Empowering The Empowered

Black Mothers Get A Standing Ovation At The DNC

When the mothers of black men and women, boys and girls, who have died in racially charged situations took the stage at the 2016 Democratic National Convention on Tuesday, the crowd went wild. The women

Democratic U.S. presidential candidate Hillary Clinton (R) speaks during an event with former Attorney General Eric Holder and the anti-gun violence group Mothers of the Movement at St. Paul's Baptist Church in Philadelphia, Pennsylvania, U.S., April 20, 2016. Clinton is joined by Nicole Bell, fiance to Sean Bell, (L), and Tanya Brown-Dickerson, mother of Brandon Tate-Brown, both of whom were killed by police. REUTERS/Charles Mostoller

of “Mothers of the Movement” were met with a standing ovation and chants of “Black Lives Matter” before they spoke about why they stand with Democratic nominee Hillary Clinton.

The group includes women who have lost their sons and daughters to police and gun violence ― deaths that fueled the Black Lives Matter movement and The Movement for Black Lives.

“So many of our children are gone, but they are not forgotten,” said Geneva Reed-Veal, the mother of 28year-old Sandra Bland, who died in jail last year following a traffic stop in Waller County, Texas, that escalated.

“I’m here with Hillary Clinton tonight because she is a … mother that will say our children’s names,” Reed-Veal said, referencing the “Say Her Name” campaign that began following Bland’s death. She encouraged people to vote for a “president who will help lead us down the path toward restoration and change.”

Sybrina Fulton (L), mother of shooting victim Trayvon Martin, endorses U.S. Democratic presidential candidate Hillary Clinton during a town hall meeting at Central Baptist Church in Columbia, South Carolina February 23, 2016. REUTERS/Jonathan Ernst

Lucia McBath, the mother of 17-year-old Jordan Davis, said she wakes up every day thinking about her son and wants to ensure that his death doesn’t overshadow his life. Davis was gunned down at a Florida gas station in 2012 by a white man who said the teenager’s music was too loud.


“I lived in fear that my son would die like this. I warned him that, because he was a young black man, he would meet people who didn’t value him or his life,” McBath said.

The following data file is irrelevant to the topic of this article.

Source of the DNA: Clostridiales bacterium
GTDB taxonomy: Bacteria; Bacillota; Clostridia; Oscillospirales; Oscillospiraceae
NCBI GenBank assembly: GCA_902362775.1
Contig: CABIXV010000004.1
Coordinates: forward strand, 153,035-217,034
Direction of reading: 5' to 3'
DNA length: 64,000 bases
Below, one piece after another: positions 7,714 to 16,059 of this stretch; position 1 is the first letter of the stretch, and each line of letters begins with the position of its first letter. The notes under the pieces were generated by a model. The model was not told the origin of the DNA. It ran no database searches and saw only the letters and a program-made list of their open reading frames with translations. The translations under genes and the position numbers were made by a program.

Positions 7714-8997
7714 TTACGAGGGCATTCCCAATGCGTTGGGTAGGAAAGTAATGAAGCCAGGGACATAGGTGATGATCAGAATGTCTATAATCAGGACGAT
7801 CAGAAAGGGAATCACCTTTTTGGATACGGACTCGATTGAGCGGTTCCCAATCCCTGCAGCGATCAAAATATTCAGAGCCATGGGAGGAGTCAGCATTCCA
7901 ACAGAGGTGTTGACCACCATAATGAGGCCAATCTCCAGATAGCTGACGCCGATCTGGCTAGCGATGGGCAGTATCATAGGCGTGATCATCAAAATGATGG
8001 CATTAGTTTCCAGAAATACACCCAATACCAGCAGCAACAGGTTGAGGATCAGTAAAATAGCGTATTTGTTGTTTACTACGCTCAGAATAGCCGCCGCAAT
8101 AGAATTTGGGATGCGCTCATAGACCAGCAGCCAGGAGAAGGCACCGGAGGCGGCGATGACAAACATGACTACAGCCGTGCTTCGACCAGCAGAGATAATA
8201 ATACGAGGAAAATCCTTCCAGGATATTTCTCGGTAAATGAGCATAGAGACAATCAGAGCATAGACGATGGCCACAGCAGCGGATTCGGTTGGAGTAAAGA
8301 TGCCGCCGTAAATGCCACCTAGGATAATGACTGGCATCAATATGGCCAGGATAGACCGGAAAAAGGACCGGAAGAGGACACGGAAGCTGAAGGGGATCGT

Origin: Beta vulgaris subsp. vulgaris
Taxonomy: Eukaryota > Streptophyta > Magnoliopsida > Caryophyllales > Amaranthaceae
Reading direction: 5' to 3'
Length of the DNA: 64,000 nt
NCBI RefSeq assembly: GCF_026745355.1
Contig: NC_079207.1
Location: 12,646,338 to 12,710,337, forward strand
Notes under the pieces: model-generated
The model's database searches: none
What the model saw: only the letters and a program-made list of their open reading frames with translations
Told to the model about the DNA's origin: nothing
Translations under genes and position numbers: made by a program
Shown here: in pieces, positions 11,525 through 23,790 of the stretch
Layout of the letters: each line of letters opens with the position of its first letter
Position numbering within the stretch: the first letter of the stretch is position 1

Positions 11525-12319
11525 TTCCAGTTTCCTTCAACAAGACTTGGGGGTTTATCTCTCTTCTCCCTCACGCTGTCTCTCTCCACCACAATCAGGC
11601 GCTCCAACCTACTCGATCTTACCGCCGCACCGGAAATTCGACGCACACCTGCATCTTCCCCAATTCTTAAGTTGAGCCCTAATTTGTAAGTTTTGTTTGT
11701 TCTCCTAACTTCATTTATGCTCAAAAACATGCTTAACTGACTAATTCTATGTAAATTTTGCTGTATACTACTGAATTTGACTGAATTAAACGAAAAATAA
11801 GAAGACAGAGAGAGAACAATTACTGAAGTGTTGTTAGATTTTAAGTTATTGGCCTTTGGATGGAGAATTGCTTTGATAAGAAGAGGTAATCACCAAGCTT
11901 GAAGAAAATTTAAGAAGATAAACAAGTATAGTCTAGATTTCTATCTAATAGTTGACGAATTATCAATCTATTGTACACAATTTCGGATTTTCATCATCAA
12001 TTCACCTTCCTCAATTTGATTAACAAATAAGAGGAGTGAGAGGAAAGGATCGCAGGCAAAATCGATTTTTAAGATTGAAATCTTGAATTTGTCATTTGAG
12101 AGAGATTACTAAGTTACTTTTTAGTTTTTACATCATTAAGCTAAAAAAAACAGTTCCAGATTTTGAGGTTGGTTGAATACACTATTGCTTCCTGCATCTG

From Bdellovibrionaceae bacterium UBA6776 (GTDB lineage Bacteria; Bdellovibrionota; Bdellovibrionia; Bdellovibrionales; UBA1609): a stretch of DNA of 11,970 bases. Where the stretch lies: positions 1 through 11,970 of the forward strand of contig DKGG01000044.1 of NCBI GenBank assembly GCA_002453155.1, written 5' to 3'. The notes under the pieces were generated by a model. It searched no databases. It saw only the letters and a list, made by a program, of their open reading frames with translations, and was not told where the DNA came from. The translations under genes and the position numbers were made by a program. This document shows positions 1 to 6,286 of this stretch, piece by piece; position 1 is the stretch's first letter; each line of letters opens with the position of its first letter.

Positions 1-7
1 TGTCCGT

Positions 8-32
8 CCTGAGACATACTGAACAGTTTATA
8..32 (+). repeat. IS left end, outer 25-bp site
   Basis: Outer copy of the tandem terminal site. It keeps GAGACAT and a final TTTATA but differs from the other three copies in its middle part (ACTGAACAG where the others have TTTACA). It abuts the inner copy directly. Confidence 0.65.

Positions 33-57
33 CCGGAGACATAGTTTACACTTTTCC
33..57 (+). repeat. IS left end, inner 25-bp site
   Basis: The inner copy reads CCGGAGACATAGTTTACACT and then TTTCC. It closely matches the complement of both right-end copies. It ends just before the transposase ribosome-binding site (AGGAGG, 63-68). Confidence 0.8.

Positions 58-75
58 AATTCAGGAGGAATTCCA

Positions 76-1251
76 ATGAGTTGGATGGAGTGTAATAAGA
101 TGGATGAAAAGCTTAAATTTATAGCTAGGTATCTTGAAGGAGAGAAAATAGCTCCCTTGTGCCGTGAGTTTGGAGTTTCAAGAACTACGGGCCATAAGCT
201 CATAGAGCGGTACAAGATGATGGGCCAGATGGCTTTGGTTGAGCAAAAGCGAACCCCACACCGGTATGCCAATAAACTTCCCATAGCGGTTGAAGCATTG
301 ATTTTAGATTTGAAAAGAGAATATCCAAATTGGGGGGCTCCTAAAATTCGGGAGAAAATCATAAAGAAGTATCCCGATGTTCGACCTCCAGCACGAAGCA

“That is a conversation that no parent should have with their child. Hillary Clinton isn’t afraid to say that Black Lives Matter. She isn’t afraid to sit at a table with grieving mothers. “We’re going to keep using our voices and our vote to protect leaders like Hillary Clinton so that this [group] of heartbroken mothers stops  Mothers-of-the-movementgrowing,” McBath added.

Tuesday night’s theme at the DNC was “A Lifetime of Fighting for Children and Families,” reflected in Clinton’s long history of working to better the lives of children.

Some of the women who took the stage lost their children during or after encounters with police.

They included Gwen Carr, the mother of Eric Garner, 43; Lezley McSpadden, the mother of 18-year-old Michael Brown; Wanda Johnson, the mother Oscar Grant, 22; and Maria Hamilton, the mother of 31-year-old Dontre Hamilton.

PHILADELPHIA, PA - JULY 26: Mothers of the Movement Lucia McBath (R), mother of Jordan Davis delivers remarks as Geneva Reed-Veal (C), mother of Sandra Bland; Gwen Carr, mother of Eric Garner (2nd-L) and Annette Nance-Holt, mother of Blair Holt look on during the second day of the Democratic National Convention at the Wells Fargo Center, July 26, 2016 in Philadelphia, Pennsylvania. Democratic presidential candidate Hillary Clinton received the number of votes needed to secure the party's nomination. An estimated 50,000 people are expected in Philadelphia, including hundreds of protesters and members of the media. The four-day Democratic National Convention kicked off July 25. (Photo by Chip Somodevilla/Getty Images)Gun violence claimed the lives of children of other women on the convention stage. They included Cleopatra Pendleton, mother of 15-year-old Hadiya Pendleton; and Sybrina Fulton, the mother of 17-year-old Trayvon Martin.

Fulton said that she is “an unwilling participant in this movement.” “I would not have signed up for this,” she said, adding that Clinton is passionate and understanding enough to support mothers who have lost their children to such violence. Fulton said she believes Clinton will lead the fight for common-sense gun control, and will present a solid plan to address the divides between police and communities. “This isn’t about being politically correct,” Fulton said. “This is about saving our children.”


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